Account holders hedging or offsetting the risk of futures contracts with option contracts are encouraged to pay particular attention to a potential scenario whereby a change in the underlying price may subject the account to a forced liquidation even if the account remains in margin compliance. This scenario is driven by a fundamental difference in which gains and losses are recognized in futures contracts vs. options contracts coupled with IB's requirement that the commodity segment of one's account maintain a positive cash balance at all times.
Gains and losses in a futures contract, by design, are settled in cash and IB updates the account holder's cash balance through the TWS on a real-time basis for any changes in the futures contract price. An option contract is also marked-to-the-market on a real-time basis but this change in value represents an unrealized (i.e., non-cash) profit or loss with the actual cash proceeds not reflected in the account until such time the contract is either sold, exercised or expires.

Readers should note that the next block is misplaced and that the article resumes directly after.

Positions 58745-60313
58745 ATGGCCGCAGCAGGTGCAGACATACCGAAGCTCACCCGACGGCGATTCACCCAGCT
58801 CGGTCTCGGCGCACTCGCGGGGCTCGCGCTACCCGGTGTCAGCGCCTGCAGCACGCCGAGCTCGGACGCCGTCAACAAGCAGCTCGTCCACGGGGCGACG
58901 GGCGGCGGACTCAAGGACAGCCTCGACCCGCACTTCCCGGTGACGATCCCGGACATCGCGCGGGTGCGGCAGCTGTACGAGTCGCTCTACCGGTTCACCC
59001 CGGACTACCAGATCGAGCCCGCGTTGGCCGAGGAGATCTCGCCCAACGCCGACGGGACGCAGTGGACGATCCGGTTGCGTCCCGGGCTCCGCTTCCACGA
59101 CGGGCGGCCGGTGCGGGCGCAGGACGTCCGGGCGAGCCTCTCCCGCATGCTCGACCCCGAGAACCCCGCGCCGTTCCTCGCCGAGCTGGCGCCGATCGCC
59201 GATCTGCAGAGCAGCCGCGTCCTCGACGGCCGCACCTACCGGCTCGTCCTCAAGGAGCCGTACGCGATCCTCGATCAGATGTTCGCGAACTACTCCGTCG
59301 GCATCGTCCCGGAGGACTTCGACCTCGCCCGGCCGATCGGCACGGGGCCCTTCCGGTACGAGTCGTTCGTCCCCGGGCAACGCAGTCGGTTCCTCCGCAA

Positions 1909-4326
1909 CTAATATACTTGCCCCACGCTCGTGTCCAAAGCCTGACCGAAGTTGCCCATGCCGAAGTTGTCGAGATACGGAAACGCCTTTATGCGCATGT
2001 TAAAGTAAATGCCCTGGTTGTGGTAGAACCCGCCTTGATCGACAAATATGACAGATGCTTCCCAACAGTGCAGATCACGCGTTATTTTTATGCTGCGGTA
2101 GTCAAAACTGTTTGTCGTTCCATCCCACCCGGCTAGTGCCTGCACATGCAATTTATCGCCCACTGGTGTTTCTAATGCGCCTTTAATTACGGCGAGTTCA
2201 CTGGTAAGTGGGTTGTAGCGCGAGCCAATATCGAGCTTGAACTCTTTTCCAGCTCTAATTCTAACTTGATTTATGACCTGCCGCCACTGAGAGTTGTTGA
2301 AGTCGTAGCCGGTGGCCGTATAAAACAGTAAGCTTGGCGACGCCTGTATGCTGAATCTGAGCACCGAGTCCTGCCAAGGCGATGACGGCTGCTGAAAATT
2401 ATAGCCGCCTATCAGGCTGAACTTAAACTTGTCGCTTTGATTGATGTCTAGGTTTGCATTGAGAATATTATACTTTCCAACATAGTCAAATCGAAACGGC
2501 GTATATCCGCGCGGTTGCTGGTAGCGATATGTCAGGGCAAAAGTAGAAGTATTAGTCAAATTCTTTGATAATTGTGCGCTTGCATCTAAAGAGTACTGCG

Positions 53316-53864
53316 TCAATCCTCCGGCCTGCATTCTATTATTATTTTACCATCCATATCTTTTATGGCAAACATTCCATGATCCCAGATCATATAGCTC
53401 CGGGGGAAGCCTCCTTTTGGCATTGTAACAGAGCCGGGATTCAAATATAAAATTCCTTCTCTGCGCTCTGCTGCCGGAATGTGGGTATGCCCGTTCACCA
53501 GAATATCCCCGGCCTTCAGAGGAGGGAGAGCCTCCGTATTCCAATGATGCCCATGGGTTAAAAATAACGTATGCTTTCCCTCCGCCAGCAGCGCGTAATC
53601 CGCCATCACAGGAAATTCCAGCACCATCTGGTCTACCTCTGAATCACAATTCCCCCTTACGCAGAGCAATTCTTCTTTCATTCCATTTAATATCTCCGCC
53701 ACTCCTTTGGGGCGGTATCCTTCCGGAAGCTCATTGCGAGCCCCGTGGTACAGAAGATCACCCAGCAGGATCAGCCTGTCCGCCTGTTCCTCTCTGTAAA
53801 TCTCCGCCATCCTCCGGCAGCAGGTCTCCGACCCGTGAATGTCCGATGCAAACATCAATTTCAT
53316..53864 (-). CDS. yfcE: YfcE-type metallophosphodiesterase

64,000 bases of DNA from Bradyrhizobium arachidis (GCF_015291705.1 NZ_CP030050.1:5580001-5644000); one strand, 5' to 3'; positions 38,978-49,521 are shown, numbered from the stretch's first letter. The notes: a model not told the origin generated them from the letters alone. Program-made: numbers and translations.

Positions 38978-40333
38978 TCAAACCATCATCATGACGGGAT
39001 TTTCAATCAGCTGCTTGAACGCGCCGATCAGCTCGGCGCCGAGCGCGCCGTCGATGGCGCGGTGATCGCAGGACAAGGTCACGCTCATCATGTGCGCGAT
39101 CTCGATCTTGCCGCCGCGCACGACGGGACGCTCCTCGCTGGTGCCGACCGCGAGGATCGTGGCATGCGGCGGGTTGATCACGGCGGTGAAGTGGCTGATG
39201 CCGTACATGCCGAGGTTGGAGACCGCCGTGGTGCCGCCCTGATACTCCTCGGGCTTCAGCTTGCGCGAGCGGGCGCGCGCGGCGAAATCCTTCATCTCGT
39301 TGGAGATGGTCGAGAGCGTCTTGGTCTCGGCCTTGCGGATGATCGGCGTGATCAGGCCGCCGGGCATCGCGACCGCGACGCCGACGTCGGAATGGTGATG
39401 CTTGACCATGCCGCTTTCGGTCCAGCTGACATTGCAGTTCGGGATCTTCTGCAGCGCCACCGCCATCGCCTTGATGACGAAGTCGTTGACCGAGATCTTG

To illustrate this scenario, assume, for example, at time 'X' a hypothetical portfolio consisting of a credit cash balance of $6,850, 2 short Sep ES futures contracts, 2 Long Sep ES $1,000 strike call options on the futures contract marked at $31.50 each, with the cash index at $1,006. Also assume that at time 'X+1' the cash index increases by 100 points or approximately 10%. A snapshot of the account equity and margin balances for each date is reflected in the table below.
|Portfolio||Time 'X'||Time 'X+1'||Change|
|2 Long Sep ES $1,000 Calls*||$3,150||$10,300||$7,150|
|2 Short Sep ES Futures*||-||-||-|
*Note: the contract multiplier for the ES future and option is 50.
As reflected in the table above, the projected effect of this market move would be to decrease the cash balance to a deficit level based upon the mark-to-market or variation on the futures contracts of $10,000 (100 * 50 * 2). While the effect of this upon equity would be largely offset by a $7,150 increase in the market value of the long calls, the unrealized gain on the options has no effect upon cash until such time they are either sold, exercised or expire. In this instance, IB would act to liquidate positions in an amount sufficient to eliminate the cash deficit while maintaining margin compliance and attempting to preserve the greatest level of account equity.
While hypothetical in nature, this sample portfolio is intended to be illustrative of the liquidity risk associated with any portfolio containing futures and long options where the funding of any variation on the futures position must be supported by available cash or buying power from the securities segment of the account and not unrealized option gains.